Zhivko the Sabotnik

22 Oct

Zhivko Bregov was a man whose profession was determined and defined for him by the day of the week of his birth.

He was a Saturday child, born in the 1880’s in the Kyustendil region of Western Bulgaria, close to the border of the Turkish-ruled provinces of Macedonia. His mother had to raise him practically on her own, since his father was a roaming laborer who did not return to their native village of Boboshevo for years on end. Zhivko grew up thinking of this parent as a faraway stranger whom he rarely saw in his childhood.

“When shall my father come and visit us again?” he would ask her at scattered times when the image of the man began to fade and grow weak.

“When he decides it is the best time to return and see us, my dear,” she smiled brightly at him on such occasions. “He is busy with his labors and we must wait for him to be free enough to write us a letter.”

It was no wonder that the boy forgot his absent parent for long stretches of time. But then something would rekindle his memory and he would as his mother again, then again.

Zhivko was motivated more by curiosity than filial love and emotion.

It was his maternal uncle Boris who revealed to Zhivko the craft to which he was destined to enter.

He spoke to the lad when he was twelve years old. The two took a long walk together into the woods beyond the village. They rested on a high ridge overlooking Boboshevo when old Boris introduced Zhivko to the secret knowledge he possessed about the future fate that was possible for his nephew.

“I think that you are old enough to understand what you can become in your adult life, my boy,” the white-haired uncle began. “One such as you, born on a Saturday, has the capability of becoming a sabotnik, if trained in that craft.”

“What is a sabotnik?” asked the suddenly curious Zhivko. “I have never heard that particular word used before.”

Boris grinned at him. “That is a subject that is not brought up unless there is a need for the services of one such person.

“A sabotnik has different names in different places. Sometimes they can be termed a svetocher. I have heard them called a glog, and even a dzadadzhiya. A sabotnik is a specialized hunter who is invited to come to a location because of the presence there of a vampire. He is one with the gift and the knowledge of finding, identifying, and destroying a vampire who disguises himself as a normal inhabitant of a village that he imperils with attacks at night.

“People such as us rarely talk about the character and the skills of a sabotnik except when there arises a need to call one to perform his craft for us. They are individuals who roam the land, going to settlements where there is a crisis concerning some vampire.” Boris fell silent for several seconds, gazing into the eyes of his excited, interested nephew. “I have to reveal a certain secret to you, Zhivko. The reason that your father only rarely returns to Boboshevo is because he wanders about in many places to provide his skills as a sabotnik. You see, he was also born on a Saturday, the same as you.”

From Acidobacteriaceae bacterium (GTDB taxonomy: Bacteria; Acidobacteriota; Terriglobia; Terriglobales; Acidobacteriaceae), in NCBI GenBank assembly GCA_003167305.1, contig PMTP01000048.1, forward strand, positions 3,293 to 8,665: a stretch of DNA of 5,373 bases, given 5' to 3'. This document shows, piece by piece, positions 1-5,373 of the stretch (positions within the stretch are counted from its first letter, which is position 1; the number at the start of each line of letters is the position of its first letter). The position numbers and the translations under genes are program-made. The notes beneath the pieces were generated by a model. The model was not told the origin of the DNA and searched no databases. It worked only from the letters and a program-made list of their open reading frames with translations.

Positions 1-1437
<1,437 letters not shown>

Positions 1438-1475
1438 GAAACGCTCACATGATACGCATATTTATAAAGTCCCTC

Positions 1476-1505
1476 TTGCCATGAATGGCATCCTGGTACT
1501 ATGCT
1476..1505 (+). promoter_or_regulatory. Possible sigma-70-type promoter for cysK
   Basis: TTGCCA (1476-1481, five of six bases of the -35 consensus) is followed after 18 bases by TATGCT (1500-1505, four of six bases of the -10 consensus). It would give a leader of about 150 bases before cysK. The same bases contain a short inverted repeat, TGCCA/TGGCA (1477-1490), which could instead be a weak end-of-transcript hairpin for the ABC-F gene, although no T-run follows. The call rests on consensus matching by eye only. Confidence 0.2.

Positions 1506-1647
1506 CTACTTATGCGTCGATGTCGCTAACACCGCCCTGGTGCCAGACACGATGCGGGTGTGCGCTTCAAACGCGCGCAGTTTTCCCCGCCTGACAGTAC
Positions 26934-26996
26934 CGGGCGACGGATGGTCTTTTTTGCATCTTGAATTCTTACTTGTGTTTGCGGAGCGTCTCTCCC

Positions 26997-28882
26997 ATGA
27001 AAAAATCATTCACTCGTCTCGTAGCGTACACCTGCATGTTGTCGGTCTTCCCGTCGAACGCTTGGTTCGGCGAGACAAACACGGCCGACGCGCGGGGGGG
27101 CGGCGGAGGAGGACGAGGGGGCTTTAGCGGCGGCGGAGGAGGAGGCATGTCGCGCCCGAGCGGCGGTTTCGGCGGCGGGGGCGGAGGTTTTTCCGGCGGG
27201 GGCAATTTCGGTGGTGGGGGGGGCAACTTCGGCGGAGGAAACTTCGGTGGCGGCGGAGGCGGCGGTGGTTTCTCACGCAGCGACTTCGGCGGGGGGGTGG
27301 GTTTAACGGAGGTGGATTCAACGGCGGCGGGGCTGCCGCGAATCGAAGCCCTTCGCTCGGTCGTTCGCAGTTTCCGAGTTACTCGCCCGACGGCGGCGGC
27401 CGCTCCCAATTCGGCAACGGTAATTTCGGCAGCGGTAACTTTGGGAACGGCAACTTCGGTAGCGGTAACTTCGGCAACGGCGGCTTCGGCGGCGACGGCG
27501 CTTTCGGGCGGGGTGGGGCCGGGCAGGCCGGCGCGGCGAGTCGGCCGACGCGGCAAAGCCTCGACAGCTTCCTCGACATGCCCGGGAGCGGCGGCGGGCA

A long pause followed, as Zhivko digested what he had just heard said about his absent parent.

“Your mother does not know what your father is engaged in as he makes his long journeys to different regions,” added Uncle Boris. “I thought it best that she not become concerned about his safety and well-being, because the work of a sabotnik can at times be dangerous. A vampire posing as a villager is a difficult foe to contend with. He does not voluntarily surrender or leave a place that provides him victims.”

“How can I learn the ways of a sabotnik?” suddenly asked Zhivko, surprising his mother’s brother with his eagerness.

“I will teach you the little that I know from my long friendship with your father. The rest will have to come to you from experience and the talents with which a sabotnik is born.”

As the two of them walked back to Boboshevo, Boris began to instruct his nephew in the arcane art of getting rid of a vampire.

In six years, Zhivko was a tall, strong young man with long black hair and the beginnings of a beard.

His father had not returned home and no aid had been sent them from anywhere. The only possible conclusion was that the man had passed away in some distant village.

Uncle Boris once again took his nephew on a lengthy walk into a nearby mountain. He had important advice to impart to the youth.

“You are now at an age when a sabotnik often leaves home and becomes a roving wanderer, going where there is a need for him to deal with some vampire. You and your mother have a hard life here at home, but if you could earn money out in outer places, you would be able to send her the help that she needs to have.” The old man looked beseechingly at the younger one. “I have revealed to you what I know about how to identify and defeat a vampire. They are devilishly clever creatures, no doubt of that. Their sharp minds can see through traps set for them. My knowledge is limited and you shall have to learn many things from hard, brutal experience.